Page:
Royston Martis – Police Oracle
Assaults on police officers across England and Wales have now fallen for three years in a row, the House of Commons has been told.
In the financial year 2010 – 2011, 7,904 officers on the beat were assaulted in the line of duty compared to 8,175 in 09/10 and 10,146 in 08/09.
But officers at the sharp end of policing said that this could be because of less boots on the ground – or because colleagues are not reporting being attacked.
A PC from West Midlands Police, who asked not to be named, said: “I can tell you it is just not being reported as at the end of shift you’re so tired you can’t wait to get out the door.
“You know full well that, if you were to lock someone up for an assault on an officer, then you’re stuck for even longer, writing a report which more often than not goes nowhere.”
Another PC from West Midlands Police added: “I would put the fall in assaults down to less bobbies to get assaulted, reluctance of the CPS to prosecute and maybe the greater availability of Taser, though until everyone has one that cannot be quantified.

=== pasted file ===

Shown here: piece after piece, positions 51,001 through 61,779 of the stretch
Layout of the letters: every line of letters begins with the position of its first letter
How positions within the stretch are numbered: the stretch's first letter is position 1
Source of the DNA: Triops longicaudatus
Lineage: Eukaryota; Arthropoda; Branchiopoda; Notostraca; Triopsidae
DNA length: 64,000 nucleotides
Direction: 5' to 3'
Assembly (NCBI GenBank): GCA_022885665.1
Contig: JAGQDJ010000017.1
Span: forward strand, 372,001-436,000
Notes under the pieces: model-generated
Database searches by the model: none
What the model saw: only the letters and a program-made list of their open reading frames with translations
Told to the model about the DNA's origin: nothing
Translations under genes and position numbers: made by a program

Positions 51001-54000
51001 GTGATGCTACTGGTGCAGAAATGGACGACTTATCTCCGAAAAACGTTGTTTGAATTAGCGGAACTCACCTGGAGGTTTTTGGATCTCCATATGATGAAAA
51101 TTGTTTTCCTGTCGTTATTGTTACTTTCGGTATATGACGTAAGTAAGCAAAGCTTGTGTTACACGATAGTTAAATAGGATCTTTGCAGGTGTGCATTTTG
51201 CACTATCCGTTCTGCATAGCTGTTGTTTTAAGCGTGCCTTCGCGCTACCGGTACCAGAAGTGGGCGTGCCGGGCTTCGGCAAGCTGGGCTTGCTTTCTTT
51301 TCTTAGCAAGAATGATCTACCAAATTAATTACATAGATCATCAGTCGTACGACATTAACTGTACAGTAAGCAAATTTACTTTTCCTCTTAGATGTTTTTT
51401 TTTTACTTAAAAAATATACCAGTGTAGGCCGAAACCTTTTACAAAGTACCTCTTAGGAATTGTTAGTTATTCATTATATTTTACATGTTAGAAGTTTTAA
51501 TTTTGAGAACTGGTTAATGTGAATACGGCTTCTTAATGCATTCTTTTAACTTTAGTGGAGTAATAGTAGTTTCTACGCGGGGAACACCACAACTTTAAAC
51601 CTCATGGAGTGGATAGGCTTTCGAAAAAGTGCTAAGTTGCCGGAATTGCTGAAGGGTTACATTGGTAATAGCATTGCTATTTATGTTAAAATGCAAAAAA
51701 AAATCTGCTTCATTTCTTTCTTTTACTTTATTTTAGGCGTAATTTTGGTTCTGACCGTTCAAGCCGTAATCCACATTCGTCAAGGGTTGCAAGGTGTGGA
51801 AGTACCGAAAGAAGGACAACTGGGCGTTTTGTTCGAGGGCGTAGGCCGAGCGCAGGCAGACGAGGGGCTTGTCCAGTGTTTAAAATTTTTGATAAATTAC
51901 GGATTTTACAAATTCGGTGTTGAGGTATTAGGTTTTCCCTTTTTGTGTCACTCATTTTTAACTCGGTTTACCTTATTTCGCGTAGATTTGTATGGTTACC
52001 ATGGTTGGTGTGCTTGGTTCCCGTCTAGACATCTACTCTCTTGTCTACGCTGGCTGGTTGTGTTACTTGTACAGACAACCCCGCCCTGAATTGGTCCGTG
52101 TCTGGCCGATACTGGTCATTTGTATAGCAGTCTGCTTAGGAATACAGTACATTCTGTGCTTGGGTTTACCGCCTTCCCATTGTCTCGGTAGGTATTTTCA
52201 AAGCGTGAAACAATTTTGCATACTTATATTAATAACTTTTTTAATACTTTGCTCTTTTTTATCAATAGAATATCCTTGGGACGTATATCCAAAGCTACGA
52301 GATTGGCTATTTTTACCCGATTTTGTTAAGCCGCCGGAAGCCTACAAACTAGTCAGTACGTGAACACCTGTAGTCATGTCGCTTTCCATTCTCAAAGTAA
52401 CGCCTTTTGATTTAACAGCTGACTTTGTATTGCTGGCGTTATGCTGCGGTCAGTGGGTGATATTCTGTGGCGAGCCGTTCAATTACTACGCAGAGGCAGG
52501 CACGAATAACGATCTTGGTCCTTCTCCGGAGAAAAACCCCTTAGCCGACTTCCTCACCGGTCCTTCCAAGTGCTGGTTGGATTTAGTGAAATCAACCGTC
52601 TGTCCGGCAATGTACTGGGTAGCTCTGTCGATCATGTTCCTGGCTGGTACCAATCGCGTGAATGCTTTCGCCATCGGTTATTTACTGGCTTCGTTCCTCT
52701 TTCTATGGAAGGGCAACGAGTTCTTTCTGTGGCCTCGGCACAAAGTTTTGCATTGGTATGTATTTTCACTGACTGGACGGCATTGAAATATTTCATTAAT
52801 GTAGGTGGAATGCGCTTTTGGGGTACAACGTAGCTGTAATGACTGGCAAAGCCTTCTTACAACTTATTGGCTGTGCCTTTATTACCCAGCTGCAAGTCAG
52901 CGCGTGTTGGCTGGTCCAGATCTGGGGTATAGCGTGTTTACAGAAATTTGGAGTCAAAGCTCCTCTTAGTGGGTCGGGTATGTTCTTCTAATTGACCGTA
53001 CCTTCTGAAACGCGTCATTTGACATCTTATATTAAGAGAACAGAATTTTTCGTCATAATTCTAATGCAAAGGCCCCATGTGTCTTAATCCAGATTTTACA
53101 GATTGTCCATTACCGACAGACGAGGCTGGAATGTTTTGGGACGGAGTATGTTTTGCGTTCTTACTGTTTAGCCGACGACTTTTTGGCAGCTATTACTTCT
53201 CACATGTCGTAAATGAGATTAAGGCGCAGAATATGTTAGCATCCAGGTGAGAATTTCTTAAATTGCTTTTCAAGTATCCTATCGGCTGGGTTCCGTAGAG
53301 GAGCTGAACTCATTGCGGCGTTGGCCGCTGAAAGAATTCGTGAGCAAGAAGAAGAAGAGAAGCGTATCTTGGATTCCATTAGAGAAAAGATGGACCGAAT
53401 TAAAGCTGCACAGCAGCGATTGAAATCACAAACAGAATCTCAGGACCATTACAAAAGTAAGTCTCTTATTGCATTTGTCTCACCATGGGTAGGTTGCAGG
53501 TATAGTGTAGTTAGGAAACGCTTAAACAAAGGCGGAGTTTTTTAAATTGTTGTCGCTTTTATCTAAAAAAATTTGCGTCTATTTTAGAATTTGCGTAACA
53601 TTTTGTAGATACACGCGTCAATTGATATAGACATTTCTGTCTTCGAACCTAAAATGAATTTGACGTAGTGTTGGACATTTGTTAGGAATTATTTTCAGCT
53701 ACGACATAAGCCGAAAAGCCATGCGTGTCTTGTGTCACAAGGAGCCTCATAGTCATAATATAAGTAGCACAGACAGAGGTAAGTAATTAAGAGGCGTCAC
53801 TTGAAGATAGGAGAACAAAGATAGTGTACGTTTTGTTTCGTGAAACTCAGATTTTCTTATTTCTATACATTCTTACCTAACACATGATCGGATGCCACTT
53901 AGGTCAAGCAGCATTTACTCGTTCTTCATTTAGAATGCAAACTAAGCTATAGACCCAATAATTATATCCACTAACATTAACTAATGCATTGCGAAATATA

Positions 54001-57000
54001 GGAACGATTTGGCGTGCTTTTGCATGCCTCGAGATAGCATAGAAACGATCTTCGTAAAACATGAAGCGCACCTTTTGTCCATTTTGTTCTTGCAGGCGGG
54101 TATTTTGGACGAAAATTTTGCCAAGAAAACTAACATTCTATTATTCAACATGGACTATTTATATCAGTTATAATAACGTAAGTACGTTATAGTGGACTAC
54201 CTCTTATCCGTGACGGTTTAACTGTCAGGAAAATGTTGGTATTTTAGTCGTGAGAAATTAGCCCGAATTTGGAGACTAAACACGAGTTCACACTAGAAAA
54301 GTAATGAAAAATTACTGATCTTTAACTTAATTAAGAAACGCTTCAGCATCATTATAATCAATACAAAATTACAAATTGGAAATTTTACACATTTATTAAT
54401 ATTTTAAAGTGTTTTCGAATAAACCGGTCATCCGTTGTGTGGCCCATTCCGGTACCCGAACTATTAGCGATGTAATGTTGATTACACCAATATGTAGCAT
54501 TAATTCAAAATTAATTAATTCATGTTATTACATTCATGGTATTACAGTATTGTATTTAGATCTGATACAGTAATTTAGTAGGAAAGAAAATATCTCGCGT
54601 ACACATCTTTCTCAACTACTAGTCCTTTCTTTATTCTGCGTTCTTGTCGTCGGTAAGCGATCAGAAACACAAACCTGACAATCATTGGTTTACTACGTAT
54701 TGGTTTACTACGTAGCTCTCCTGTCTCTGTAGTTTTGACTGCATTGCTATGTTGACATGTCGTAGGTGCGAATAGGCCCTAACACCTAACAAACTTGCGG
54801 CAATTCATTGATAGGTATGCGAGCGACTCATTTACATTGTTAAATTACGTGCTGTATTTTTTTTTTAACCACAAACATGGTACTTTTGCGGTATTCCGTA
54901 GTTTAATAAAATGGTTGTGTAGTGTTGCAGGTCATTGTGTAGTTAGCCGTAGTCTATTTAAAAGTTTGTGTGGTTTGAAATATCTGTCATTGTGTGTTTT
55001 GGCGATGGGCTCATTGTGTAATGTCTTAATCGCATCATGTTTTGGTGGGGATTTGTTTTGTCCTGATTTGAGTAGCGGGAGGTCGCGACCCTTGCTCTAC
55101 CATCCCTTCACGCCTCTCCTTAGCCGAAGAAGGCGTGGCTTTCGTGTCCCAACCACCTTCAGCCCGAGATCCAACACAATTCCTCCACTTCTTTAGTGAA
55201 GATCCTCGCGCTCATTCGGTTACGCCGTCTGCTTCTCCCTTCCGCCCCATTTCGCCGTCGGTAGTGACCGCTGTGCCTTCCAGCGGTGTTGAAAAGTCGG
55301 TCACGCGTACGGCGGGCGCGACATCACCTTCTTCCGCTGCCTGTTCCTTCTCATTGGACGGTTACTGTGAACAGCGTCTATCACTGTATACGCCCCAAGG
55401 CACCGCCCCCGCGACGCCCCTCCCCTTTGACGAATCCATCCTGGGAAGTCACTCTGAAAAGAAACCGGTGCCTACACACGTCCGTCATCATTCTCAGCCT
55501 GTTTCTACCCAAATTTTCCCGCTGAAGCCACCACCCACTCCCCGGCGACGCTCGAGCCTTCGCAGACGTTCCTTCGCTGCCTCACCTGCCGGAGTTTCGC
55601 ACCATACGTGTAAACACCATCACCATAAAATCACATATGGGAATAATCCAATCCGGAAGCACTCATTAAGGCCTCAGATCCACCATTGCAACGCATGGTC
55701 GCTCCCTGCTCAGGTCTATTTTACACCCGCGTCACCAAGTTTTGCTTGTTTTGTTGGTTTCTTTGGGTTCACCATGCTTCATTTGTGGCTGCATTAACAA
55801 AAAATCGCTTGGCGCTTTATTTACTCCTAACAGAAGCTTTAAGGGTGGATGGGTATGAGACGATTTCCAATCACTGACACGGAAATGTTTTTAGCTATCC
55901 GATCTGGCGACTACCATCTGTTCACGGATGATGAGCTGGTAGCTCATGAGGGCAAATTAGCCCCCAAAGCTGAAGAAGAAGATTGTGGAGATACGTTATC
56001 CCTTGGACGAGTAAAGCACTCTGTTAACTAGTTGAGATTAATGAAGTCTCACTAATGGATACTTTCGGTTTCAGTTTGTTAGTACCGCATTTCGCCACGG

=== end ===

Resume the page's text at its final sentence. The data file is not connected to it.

“It is not any less dangerous out there – in fact I think it is getting more dangerous.”
A PC from the Met said: “There are just less of us on the streets to hit.”
A spokeswoman for the CPS said that lawyers took attacks on public servants seriously. She added: “One of the public interest factors in favour of a prosecution for an assault is that it is against somebody who is serving the public, such as a police officer.”
In these cases the public interest would generally be in favour of a prosecution.
Speaking in the House of Commons, Policing and Criminal Justice Minister Nick Herbert told fellow members: “It should be recognised that it may not be appropriate, given the circumstances of a case, to charge a person who has assaulted a police officer with the specific offence of assault on a constable.”
A spokesman for ACPO said: “There has been a general drop in crime during this period. Our officers are better trained in conflict resolution and diffusing aggression.
“Public confidence in policing has improved significantly and in general greater support for policing will translate into fewer assaults and a better relationship with the public.”